In January 2017, the Federal Highway Administration within the Transportation Department published a rule commonly known as the GHG Measure, under the full name "Assessing Performance of the National Highway System, Freight Movement on the Interstate System, and Congestion Mitigation and Air Quality Improvement Program."
The GHG Measure required states, beginning in February 2017, to do the following:
- Track on-road greenhouse gas emissions
- Set locally-appropriate performance targets
- Ensure consistency in data collection
The Trump administration has repeatedly attempted to block the rule from coming into force. In the spring of 2017, the Environmental Protection Agency twice delayed the effective date of the GHG Measure until May 2017. The administration announced an indefinite delay of the rule in May 2017.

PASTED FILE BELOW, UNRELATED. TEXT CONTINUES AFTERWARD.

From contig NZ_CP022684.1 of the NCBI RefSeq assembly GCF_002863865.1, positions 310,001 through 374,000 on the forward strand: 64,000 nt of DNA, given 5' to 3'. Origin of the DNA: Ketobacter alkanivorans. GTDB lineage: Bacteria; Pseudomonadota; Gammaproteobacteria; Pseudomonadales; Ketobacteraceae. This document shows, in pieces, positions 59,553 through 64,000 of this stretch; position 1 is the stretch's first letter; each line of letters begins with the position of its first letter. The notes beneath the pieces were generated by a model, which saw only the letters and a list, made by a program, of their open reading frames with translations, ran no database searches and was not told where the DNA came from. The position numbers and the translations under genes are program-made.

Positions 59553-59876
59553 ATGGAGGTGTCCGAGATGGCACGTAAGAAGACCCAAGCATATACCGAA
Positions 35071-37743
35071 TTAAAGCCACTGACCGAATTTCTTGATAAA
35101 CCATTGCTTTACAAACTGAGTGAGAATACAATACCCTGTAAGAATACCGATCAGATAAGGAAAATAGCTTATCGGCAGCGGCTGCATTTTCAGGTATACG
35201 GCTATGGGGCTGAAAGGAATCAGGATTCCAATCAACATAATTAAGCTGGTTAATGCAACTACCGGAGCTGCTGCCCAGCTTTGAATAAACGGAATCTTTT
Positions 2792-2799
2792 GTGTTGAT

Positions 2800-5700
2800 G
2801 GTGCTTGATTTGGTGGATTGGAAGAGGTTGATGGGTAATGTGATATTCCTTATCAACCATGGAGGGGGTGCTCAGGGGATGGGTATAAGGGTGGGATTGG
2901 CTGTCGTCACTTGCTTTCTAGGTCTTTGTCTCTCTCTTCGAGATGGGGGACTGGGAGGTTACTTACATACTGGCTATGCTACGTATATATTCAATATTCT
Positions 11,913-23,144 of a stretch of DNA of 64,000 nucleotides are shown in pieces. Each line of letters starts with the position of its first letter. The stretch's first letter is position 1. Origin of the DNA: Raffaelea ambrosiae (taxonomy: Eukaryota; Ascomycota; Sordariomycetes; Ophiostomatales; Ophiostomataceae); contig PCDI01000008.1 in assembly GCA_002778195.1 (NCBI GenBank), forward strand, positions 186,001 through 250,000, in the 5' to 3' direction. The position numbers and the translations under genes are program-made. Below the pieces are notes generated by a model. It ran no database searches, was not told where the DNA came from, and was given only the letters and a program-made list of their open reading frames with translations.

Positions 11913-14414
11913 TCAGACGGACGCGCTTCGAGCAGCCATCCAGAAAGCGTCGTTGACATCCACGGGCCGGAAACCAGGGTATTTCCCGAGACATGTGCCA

In September 2017, eight attorneys general sued the Trump administration for unlawfully delaying and suspending the effective date of on-road greenhouse gas emissions data requirements. The lawsuit prompted the Transportation Department to immediately reverse course and begin to implement required data collection procedures. The department subsequently published a notice of proposed rulemaking to repeal the GHG Measure. Six attorneys general, led by California Attorney General Xavier Becerra, filed comments in November 2017 opposing the proposed repeal.
In May 2018, the Transportation Department issued a final rule that repealed the GHG Measure.